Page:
Violent Crime in Haiti: Reality vs. Perception
While fragile politically, Haiti is much safer than media coverage suggests. Any violent crime mainly takes place in Port au Prince. Even there, homicide rates are decreasing (now at 3 per 100,000 people in three selected areas) vs. 52 per 100,000 people in Jamaica, generally viewed as a favorable tourism destination. Even Costa Rica has a higher rate than Haiti at 11 homicides per 100,000 people. Below is an article by Trenton Daniel on the decreasing homicide rate in Haiti's largest city. To court investment and tourism, Haiti needs to rebrand itself as historically, culturally, and artisticly rich as well as safe.
An important caveat to the report is that residents of camps, not surprisingly, felt more vulnerable to violent crime than other Port au Prince residents. This highlights the importance of having a police presence in the camps over the short to medium term and setting in place land reforms over the long term. Transitional shelter is very much needed but there has to be land for it. Research indicates that the majority of Haitians are clearly against re-establishing the military, which historically has been a driver of instability and human rights abuses in Haiti. Tensions within the military, between the military and the elected government, and between the military and police (see East Timor) can result in violent conflict. A more effective approach to maintaining law and order is to further reform the Haitian National Police (HNP) and focus on job creation programs instead. Creating livelihoods is not the right reason to have a military, when one is not needed for maintaining stability.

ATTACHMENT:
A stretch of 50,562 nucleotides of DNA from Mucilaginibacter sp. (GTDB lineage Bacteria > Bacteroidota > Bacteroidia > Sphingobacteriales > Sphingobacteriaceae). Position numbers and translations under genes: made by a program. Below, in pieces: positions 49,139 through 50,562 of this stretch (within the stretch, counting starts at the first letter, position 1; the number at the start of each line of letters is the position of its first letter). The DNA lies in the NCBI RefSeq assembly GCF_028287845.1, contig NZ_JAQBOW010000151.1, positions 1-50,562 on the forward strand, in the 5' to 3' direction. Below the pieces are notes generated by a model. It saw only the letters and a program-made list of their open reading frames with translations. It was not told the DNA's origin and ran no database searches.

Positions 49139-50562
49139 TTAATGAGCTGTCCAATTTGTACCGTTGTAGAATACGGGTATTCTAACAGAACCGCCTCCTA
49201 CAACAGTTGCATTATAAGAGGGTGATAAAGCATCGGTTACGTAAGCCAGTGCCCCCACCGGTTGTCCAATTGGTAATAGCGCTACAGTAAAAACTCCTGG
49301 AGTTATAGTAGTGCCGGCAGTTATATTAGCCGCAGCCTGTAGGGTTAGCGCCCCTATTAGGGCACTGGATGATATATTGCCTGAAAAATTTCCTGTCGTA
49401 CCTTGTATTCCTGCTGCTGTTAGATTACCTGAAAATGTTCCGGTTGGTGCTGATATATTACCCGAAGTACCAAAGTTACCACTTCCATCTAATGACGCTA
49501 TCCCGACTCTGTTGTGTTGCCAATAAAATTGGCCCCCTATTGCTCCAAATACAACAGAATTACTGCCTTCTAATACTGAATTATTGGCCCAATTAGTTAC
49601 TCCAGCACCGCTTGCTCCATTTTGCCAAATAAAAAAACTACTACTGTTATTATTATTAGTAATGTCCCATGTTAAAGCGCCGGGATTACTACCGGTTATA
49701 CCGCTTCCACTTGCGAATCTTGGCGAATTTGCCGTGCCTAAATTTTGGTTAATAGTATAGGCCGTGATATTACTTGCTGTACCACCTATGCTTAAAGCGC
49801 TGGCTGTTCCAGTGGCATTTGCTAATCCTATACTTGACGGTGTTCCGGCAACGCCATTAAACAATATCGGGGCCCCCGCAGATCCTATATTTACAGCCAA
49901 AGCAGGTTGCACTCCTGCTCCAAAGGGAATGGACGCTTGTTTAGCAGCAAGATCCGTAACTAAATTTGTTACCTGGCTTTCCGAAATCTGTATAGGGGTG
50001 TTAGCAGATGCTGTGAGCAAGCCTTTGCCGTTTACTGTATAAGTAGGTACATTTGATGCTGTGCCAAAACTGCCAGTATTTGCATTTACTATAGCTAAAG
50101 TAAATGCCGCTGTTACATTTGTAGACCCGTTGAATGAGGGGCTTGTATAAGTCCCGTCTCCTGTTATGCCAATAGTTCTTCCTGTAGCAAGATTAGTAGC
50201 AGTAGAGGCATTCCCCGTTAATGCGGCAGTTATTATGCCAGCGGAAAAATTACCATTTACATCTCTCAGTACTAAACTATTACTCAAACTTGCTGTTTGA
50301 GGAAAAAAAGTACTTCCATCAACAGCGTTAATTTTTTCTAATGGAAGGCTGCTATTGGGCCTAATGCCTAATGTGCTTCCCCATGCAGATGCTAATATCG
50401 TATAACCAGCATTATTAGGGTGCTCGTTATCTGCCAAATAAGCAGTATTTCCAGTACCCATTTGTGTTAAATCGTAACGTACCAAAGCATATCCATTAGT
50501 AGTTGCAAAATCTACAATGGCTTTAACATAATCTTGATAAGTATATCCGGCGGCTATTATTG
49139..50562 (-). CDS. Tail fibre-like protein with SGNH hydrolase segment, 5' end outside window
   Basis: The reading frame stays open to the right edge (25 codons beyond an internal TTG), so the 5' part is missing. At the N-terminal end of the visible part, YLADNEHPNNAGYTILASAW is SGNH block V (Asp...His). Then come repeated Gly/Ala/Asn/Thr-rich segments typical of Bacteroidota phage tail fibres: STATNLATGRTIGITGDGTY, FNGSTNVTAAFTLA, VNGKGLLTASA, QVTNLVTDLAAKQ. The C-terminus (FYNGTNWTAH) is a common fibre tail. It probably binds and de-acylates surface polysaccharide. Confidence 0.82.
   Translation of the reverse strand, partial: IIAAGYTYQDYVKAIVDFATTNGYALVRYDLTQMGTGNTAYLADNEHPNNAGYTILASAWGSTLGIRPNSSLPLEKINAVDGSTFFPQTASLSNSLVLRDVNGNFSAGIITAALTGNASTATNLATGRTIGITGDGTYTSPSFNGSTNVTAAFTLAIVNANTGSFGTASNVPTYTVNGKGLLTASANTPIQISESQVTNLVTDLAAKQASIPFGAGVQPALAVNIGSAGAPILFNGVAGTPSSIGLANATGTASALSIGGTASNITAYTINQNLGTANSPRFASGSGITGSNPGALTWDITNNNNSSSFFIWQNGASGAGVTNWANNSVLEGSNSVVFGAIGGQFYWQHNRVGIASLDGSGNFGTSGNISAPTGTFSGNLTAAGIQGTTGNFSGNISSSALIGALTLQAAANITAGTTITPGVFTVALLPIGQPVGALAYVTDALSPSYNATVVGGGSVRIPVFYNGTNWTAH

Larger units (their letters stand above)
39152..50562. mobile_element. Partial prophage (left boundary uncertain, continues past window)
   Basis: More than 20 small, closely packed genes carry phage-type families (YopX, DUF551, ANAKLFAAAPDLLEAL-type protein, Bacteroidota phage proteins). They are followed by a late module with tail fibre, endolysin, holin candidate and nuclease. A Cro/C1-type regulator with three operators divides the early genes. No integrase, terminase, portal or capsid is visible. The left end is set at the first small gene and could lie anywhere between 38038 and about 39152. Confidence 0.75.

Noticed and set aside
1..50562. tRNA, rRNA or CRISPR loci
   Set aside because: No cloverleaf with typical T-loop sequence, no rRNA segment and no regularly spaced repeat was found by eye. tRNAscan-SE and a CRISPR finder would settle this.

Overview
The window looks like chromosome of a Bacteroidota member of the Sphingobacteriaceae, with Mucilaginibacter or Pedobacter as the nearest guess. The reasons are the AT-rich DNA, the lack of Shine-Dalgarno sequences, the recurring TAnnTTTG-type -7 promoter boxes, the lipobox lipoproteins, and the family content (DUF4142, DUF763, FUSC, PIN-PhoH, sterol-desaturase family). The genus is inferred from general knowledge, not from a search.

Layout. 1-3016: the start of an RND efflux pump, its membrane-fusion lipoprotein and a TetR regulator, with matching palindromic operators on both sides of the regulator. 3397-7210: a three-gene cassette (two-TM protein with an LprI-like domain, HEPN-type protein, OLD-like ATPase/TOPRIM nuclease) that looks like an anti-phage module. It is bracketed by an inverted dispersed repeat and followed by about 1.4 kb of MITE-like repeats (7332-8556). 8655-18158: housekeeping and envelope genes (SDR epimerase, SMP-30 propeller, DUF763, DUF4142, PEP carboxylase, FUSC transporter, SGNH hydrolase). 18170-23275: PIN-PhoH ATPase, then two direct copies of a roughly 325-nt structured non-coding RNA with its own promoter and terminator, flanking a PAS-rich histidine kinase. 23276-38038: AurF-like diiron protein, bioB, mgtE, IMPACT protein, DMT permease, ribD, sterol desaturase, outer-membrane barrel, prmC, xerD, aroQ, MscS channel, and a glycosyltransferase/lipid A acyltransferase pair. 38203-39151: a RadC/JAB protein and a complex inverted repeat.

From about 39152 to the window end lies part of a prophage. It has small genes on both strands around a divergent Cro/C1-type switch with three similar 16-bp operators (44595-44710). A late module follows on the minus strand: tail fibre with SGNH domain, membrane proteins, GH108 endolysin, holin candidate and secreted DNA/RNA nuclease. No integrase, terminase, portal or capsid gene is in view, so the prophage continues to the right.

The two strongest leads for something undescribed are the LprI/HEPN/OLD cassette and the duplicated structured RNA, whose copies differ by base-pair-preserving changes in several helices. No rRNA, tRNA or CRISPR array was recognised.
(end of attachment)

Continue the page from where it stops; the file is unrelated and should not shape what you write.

Part of Haiti’s long-term development depends in large part on its ability to rebrand itself, in part by taking control of the narrative that it is the “poorest country in the western hemisphere” and by implication quite dangerous. People and investment will not come if the country is believed not to be reasonably safe. When all that makes the news are protests, political impasses, and power struggles, it is difficult for what is special about Haiti to find space on the mass media. Haiti is ripe for cultural diplomacy - exposing other countries to its art, music, and culture. Such efforts can go hand in hand with courting investment. The full article follows. Please post your thoughts as to how the Haitian government, and friends of Haiti, can go further in dispelling the myth that Haiti is a dangerous, ungovernable country.
By Trenton Daniels
"Haiti's capital has seen a significant drop in homicide rates in recent years despite a public perception that the poor Caribbean country is rife with crime and violence, two social scientists said Wednesday. In addition, most Haitians view the national police force favorably and see no need to bring back the disbanded army, according to the preliminary findings of a study shared with The Associated Press. The findings contradict a widespread view that the Haitian National Police force is unpopular and people have felt under siege from violent crime both before and after the devastating earthquake nearly two years ago. International development experts Robert Muggah and Athena Kolbe collected their data from four separate household surveys done from 2005 through last month with the help of Haitian researchers. Two of the surveys each included 1,000 people who moved into the settlement camps that sprang up after the January 2010 quake. The experts say their study, supported Canada's International Development Research Center, indicates Haiti has seen a sharp drop in homicide rates in recent years, based on trends seen in ther interviews. Homicides in three densely populated neighborhoods in Port-au-Prince dropped from 19 per 100,000 people in 2004, when former President Jean-Bertrand Aristide was ousted, to three per 100,000 in 2009, their report says.